Hanna Consultant Group

The Art of the Business Plan:

8 Things Independent Consultants Should Consider

The idea of working as an independent consultant is alluring to many. The perks of being your own boss, making your own schedule, and increasing your earning potential have a certain draw. But going out on your own as an independent consultant requires extensive planning and preparation in order to find success. Creating a solid business plan is key. As you begin to plan your new, solo business venture, consider the following:

1. What Differentiated Services Will You Offer?

Focusing on the specific services within your area of expertise will allow you to create a more concise business plan. For example, offering marketing services or tech consulting are good broad overviews, but designating yourself as a social media marketing expert who configures and monitors SEO optimization for small-to-medium businesses gives you a different value proposition and will attract more clients.

2. What Is Your Marketing Plan?

Speaking of marketing, whether you decide to go it alone or hire a marketing firm, you need to have a plan for marketing your business and gaining new customers. Client recommendations and job referral services are excellent resources when starting out, but as your business expands so will your marketing needs. Consider your audience, and determine whether efforts such as a business website, social media marketing or traditional direct marketing might be the best supplements to the word-of-mouth reputation you're hoping to gain.

3. Who Will You be Working With?

Knowing your target audience is essential to develop your business plan as an independent consultant. Oftentimes, your first client is a previous employer, a friend or a family member. As

you grow your business, you may eventually consider targeting local small and medium businesses or even Fortune 500 enterprises. Knowing not only who you will be working with initially, but who you want to work with eventually is an important step in preparing to win business. Depending on your existing network of relationships, you may be able to immediately reach your goal client, but you must be prepared to excel and deliver value before you make a big commitment.

4. How Will You Price Your Services?

Before reaching out to potential clients, you should know how you plan to answer one of the most important questions: what your services will cost them. There are a number of factors to take into consideration when determining how you will price your services, including your experience, your target clients, and what others in your industry charge. This will require research on your part, but determining your bill rate is essential to positioning yourself effectively in the market. In pricing your services, don't forget to account for overhead expenses that go into owning and managing a business. You'll likely be responsible for all supplies and equipment, marketing costs, an office space rental and salaries for any employees or subcontractors you work with. A good budget can help you price your services in such a way that you cover your costs and a bill rate calculator tool.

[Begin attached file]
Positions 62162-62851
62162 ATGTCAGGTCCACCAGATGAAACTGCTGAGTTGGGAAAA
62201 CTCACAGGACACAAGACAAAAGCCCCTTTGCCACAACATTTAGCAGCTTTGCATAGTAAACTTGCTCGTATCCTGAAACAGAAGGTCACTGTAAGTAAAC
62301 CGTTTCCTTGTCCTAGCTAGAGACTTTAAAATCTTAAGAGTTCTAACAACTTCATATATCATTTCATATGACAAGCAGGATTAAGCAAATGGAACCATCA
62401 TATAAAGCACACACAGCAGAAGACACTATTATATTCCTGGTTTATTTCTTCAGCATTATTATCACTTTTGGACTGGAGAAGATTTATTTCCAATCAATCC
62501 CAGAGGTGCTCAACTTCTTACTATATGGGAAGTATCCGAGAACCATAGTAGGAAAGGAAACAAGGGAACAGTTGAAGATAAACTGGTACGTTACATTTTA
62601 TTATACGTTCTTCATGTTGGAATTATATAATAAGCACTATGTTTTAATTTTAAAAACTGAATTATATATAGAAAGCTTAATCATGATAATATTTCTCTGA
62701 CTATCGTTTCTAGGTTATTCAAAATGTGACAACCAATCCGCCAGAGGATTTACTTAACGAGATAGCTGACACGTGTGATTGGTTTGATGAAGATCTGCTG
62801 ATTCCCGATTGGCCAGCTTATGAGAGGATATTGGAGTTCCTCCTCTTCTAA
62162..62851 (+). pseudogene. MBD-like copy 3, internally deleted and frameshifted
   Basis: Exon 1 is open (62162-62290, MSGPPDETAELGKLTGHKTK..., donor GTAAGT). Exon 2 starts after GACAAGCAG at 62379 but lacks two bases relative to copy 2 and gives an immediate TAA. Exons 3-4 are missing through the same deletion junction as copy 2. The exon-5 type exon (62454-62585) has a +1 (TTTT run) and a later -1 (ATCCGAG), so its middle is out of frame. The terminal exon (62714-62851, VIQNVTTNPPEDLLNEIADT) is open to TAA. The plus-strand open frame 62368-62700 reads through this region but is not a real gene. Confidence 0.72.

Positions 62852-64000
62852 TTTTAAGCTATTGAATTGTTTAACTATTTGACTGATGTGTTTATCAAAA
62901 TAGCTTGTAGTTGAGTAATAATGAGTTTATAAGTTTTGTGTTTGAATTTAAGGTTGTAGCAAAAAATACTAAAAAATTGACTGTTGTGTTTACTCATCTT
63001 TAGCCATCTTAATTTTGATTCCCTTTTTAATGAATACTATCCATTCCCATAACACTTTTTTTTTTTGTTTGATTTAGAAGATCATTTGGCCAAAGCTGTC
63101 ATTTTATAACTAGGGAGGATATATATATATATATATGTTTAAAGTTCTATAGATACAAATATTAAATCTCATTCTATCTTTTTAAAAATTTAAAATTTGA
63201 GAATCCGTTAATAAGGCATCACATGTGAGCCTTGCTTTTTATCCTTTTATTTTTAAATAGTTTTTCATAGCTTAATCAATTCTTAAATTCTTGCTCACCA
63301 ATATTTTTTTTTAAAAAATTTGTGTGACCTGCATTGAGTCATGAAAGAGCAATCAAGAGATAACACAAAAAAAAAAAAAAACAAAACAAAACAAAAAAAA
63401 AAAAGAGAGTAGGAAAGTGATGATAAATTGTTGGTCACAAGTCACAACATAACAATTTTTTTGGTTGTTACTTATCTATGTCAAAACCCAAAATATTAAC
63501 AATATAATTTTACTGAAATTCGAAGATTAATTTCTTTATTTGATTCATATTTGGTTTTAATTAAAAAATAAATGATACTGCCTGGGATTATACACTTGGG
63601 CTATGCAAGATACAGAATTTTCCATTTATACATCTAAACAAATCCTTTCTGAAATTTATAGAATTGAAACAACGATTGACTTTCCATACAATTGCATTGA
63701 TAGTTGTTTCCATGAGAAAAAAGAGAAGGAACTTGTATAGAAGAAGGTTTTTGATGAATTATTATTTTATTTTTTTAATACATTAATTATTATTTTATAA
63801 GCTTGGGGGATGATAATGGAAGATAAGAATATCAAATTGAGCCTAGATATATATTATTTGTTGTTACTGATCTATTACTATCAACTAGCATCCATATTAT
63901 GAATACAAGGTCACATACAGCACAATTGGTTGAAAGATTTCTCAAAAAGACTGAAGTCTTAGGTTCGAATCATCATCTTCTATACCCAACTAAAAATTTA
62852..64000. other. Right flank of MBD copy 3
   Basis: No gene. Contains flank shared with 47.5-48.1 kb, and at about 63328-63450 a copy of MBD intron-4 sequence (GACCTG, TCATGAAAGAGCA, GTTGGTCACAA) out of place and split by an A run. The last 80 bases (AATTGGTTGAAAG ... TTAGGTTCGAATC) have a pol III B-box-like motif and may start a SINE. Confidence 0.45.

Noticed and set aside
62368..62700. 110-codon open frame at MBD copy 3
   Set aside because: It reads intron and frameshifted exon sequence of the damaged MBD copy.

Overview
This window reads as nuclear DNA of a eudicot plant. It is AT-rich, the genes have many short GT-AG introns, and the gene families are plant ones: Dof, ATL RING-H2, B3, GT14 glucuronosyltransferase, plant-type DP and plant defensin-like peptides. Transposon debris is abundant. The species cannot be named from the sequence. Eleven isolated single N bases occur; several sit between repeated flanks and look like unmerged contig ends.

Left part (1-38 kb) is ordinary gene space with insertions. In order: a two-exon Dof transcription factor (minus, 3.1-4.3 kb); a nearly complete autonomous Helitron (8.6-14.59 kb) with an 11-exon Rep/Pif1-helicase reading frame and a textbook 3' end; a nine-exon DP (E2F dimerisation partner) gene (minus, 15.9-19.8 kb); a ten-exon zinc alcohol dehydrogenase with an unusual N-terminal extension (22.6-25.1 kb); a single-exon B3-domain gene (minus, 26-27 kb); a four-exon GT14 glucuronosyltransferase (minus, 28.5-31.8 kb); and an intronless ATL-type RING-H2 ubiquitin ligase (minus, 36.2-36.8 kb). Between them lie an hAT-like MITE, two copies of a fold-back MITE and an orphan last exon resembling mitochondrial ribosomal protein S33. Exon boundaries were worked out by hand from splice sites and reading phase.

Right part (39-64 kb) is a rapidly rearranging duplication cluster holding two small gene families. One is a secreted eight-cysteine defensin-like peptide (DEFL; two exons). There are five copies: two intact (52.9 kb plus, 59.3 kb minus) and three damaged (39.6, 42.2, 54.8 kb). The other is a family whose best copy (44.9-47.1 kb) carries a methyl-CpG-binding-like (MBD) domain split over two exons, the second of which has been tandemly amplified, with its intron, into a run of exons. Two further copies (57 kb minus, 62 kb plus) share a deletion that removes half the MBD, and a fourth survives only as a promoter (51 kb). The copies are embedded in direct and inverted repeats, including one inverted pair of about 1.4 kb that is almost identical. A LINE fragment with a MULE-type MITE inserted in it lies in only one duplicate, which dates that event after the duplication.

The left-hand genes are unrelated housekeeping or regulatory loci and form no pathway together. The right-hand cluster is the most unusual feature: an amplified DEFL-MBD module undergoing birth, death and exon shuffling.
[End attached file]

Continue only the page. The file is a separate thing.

5. Where Will You Work?

Do you plan on working out of a home office? Will you set up a workspace in clients' offices? Or will you rent a space all your own, or opt-in to a co-working facility? To decide which solution works best for you consider factors such as your industry, desired overheard, space and equipment requirements, client type, and personal working style. Take inventory of your needs and factor this choice into your business plan. Remember, clients care more about the result than where you work, so before taking on a big overhead expense, be sure your profits can cover the cost of owning or leasing it.

6. How Will You Handle Contracts?

Some clients will have standard contracts they require all of their independent consultants to use. Others will not, and the responsibility of preparing an agreement will be yours. Be prepared for this, and create one beforehand as part of your business plan. This is a legal document; therefore you may want to hire an attorney to draft one for you. Another option is to talk with consulting services experts to discuss the best options for standard contract clauses to help your business.

7. Do You Have the Required Licenses and Registrations?

As an independent consultant, you are considered a small business owner. This designation comes with license and tax requirements from local, state and federal government agencies. Before getting started, research what licenses and registrations your business will require to operate legally.

8. How Will You Measure Success?

Everyone begins their independent consulting career with the goal to succeed. But it is important to define what success means to you. Does it mean immediate profitability, or hitting your break-even point after the first six months? Will success to you be earning a specific annual profit, tripling your client list, or spending more time with your family? Put your specific and measurable goals in writing in your business plan you give yourself key performance indicators to use in determining your success.

With a solid business plan in place, you're ready to make your dreams of working as an independent consultant a reality. For more tips, ideas and resources visit us at http://hannaconsultantgroup.com/

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